A large stack of plastic food storage containers, left over from her previous visits, was waiting on the reception desk.
Before picking it up, Lester dropped off the cookies at an English class filled with students from Eritrea, Bhutan, Syria, Gambia, Syria, Iraq, and Sudan.
It was a welcome interruption for Maryam Sayedzada, a 21-year-old Afghani immigrant who has been studying English for three months. She said she was looking forward to a cookie, even if the note attached to the delivery was a little beyond her reading comprehension.
Taylor Lam, the instructor, said most students have even less English. But food is a common language. "They really like when the food comes, even when they don't know where it's coming from. They really appreciate it being here."
Even though the center's clients all have the legal right to live and work here, the political tensions of the moment feel deeply personal for them. Their numbers are fewer than in recent memory: Last July, the center resettled 40 people in Philadelphia, compared to just four this July.
"I've seen more anxiety related to green-card applications and family members arriving," said Ellen Ramage, the center's continuum of care coordinator. "But Philadelphia overall has still been a very welcoming community for our clients. That comes back to having people bring in cakes and cookies. It is actually a huge boost in morale."
Lester and her crew of volunteers have also baked for homeless shelters, a drop-in center for sex workers and other organizations serving immigrants. After stopping at the English class, she had to deliver a batch of cupcakes she'd made the night before for patients and staff at Girard Medical Center.
And she and others still keep up the monthly deliveries to the Red Shield shelter, one of three in the city that will accept families of any composition, from intergenerational families to same-sex couples with kids. The largest population in the shelter is single mothers with children younger than 2. The shelter hasn't had a funding increase from the city in the last nine years.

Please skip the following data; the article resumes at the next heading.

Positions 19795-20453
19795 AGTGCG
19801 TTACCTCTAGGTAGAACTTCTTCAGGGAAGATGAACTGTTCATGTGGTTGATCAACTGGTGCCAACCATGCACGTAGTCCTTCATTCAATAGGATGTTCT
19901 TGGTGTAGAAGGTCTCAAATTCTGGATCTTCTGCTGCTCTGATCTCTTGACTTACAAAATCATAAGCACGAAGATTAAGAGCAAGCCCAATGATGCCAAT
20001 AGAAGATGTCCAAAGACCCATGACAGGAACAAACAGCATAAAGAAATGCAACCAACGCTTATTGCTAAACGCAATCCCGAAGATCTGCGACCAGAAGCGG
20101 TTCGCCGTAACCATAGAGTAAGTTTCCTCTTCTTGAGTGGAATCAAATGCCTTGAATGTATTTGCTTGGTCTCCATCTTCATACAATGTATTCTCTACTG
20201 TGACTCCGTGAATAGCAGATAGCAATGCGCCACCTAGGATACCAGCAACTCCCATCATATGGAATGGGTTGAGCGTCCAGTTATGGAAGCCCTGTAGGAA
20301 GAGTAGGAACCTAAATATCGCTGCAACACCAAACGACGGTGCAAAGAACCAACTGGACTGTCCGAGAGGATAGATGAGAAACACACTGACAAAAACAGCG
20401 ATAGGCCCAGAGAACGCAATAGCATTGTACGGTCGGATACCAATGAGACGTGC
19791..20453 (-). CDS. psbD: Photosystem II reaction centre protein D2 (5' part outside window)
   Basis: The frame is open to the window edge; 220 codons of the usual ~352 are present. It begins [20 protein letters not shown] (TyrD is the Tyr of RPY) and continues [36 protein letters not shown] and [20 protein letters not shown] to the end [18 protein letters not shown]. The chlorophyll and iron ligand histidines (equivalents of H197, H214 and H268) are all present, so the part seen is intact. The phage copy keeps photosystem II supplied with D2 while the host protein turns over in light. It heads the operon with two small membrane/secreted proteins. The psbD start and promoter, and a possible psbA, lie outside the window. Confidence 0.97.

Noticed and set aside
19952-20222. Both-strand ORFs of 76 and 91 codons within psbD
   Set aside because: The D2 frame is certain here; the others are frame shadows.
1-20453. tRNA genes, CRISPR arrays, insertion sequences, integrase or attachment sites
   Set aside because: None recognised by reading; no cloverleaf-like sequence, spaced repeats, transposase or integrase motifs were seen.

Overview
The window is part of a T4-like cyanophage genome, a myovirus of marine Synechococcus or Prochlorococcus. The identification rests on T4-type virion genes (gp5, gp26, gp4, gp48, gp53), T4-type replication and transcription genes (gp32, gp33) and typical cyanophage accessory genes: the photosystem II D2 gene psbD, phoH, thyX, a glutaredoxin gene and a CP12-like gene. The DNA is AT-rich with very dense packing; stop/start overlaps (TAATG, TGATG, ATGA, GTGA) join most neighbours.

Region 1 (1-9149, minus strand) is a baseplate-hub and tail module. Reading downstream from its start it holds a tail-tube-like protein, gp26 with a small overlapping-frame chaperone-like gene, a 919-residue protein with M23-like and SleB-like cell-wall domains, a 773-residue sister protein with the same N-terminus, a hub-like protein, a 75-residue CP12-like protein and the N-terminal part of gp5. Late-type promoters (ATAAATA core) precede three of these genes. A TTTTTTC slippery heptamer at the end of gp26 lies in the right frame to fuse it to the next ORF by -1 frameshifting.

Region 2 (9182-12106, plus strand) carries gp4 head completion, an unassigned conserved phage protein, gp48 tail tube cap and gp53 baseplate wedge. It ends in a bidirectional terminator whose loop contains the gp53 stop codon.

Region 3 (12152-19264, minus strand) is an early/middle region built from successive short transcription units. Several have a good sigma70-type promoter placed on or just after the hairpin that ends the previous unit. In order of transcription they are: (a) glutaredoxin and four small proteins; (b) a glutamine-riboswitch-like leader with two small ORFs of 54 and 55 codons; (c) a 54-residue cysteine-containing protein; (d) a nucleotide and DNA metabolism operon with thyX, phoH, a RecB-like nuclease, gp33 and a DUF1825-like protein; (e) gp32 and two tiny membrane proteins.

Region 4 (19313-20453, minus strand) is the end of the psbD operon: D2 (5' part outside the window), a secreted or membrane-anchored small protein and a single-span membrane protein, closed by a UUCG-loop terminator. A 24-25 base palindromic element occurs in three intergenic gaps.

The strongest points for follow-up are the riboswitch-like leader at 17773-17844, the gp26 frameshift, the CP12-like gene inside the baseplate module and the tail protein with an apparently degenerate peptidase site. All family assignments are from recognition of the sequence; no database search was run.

Thanks to the InKind Baking Project, there will be desserts at the shelter's annual back-to-school party.
"Some of the older kids, it is hard to be here, but we try to make it as normal and as homey as possible, so having these events, it keeps their spirits up," said Kelly Devlin, director of the shelter.
Kyra Atterbury, 39, of Germantown, was responsible for bringing this month's birthday cakes. To her, baking is therapy.
"But I try not to eat everything I bake," she said.
When she heard about the project, it made sense to her.
"Baking makes people happy," she said. "For some of the people we're baking for, who might be in a tough situation or might be learning about this country for the first time, this is not the biggest thing in the world. But maybe, for a couple seconds, it puts a smile on someone's face."
For more information, go to www.Inkindbakingproject.org.